The mental health effects of shelter-at-home orders are impacting all of us on the Island.
Some groups are struggling more than others. Parents with small children are having a particularly difficult time. Many parents are working from home while their children attend school. Further, remote school requires parents to take a larger role in their child’s daily education.
This has tensions running high and patience running thin. How can we help these children and families? First, it’s important that we remember that as hard as this is for adults, it’s harder for children. Children are less able to cope. For example, compared to adults, children understand the situation less, struggle more to keep their cool under stress, and are more distressed by confinement. We need to set realistic expectations for our kids.
There’s no easy one-size-fits-all solution to help them. But here are some suggestions toward positive outcomes that make the best of a hard situation:
• Express a lot of understanding for what kids have lost
Be understanding that kids are missing out on their youth — sports, prom, dating, clubs, social interactions, etc. Express that as understanding. For example, “I know you are really disappointed that you can’t be on your baseball team this year.”
• As adults, we need to model calm reassurance
The more stressed we are, the harder it is to remain calm and reassuring. Children look to adults to figure out how to react to a new situation. For example, if a school-aged child falls and scrapes his or her leg, whether or not they cry often depends on how the nearest adult reacts. As compared to a panicked adult, a reassuring adult will help them get up and start walking. Apply that rule to your children during this health crisis. Encourage them that this is hard but that we are getting through it together.
• Monitor how you describe the situation
Choose your language carefully around kids and don’t hide the reality of the situation. But don’t over share more than they need to know, either. For example, rather than using words like “sick” or “ill,” use language such as: “We need to be home so that we can stay healthy.” And remember, cable news is scary now, so limit how much it is on.
• You will lose your temper and kids will have meltdowns
Obviously, use your best parenting skills. But we are all imperfect. You will yell and lose your temper. Kids will have tantrums and meltdowns. Use that as an opportunity to get closer. Reconnect with your child, validate what they are upset about and apologize for losing your temper. Offer them a chance to have a “do-over,” where you can both try again.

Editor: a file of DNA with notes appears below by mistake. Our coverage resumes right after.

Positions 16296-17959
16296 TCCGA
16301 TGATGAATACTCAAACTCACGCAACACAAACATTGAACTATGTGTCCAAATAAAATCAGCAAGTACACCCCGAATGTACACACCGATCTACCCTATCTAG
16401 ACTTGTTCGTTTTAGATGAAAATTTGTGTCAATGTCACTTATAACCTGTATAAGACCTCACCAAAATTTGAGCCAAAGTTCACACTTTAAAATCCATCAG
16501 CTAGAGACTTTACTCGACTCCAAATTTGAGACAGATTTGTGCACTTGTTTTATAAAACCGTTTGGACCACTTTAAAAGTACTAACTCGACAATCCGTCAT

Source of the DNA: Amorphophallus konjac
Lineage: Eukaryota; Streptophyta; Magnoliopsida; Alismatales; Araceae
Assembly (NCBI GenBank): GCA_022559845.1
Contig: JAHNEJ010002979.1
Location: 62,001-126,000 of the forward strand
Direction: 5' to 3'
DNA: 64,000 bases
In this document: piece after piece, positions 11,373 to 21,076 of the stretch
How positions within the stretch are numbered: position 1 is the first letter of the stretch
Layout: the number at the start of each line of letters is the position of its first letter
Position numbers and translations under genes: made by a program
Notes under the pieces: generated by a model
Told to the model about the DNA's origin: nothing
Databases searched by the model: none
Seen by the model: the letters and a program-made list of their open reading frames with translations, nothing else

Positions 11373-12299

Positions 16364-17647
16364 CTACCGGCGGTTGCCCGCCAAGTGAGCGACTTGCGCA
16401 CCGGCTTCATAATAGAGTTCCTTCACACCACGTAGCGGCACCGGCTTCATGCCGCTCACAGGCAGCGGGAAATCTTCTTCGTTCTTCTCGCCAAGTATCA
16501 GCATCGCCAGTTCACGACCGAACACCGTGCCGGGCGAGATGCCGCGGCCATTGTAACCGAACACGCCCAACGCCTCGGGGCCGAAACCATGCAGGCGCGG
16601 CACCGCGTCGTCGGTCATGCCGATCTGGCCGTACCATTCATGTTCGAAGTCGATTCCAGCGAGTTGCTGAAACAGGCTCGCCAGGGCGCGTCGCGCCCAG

• Create a daily schedule (with pictures) for each person in the household
Transitions are hard for everyone. Post a daily schedule on the refrigerator and review it in the morning with all family members. The schedule should include days of the week, major activities such as work, meal times and special events. Include small chores, too. Then, at the start of the day, as a family, spend 10 minutes reviewing that schedule. This will ground and contain everyone in the household so they know what is expected of them that day and who is available when.
• Speak to their teachers to find out how much they should be learning each day
School-aged children, and even teenagers, are not learning continuously while in school. They have lots of breaks and even their classes are broken up by procedures, such as attendance and chatting with peers. Speak to teachers to get a reasonable expectation of how much they should be learning each day. Most likely, parents will find there is less pressure for their kids to learn all day.
• Encourage your children to find time to be with their peers
Make sure your kids are spending time with their peers. This may mean loosening up on restrictions for screen time. For many children, screen time is the only way they are communicating with their peers.
• Your children are still learning
Remember that while life is different, your children are still learning and growing at home. Older siblings are learning to care for younger ones. Teach your children to cook, maintain a household or fix things at home.
• Look for what positive things can come of this
Being home has some advantages for children and parent relationships. It’s a chance to make them stronger. For example, have a more leisurely lunch and dinner with your family every day. Ask children about their days and what they’re learning. Have your kids plan family time together, such as board or card games.
Your children will still learn and grow during this time. But they may learn different things such as life skills.
Lastly, remember this will all end at some point and in 10 years, when your kids are all grown, what would you like them to remember from this time? Try to shape your behavior to promote that image.
Dr. Ryan Sultan is a board-certified adult and pediatric psychiatrist, and an assistant professor of clinical psychiatry at Columbia University Medical Center. His family has been on Shelter Island for over 60 years.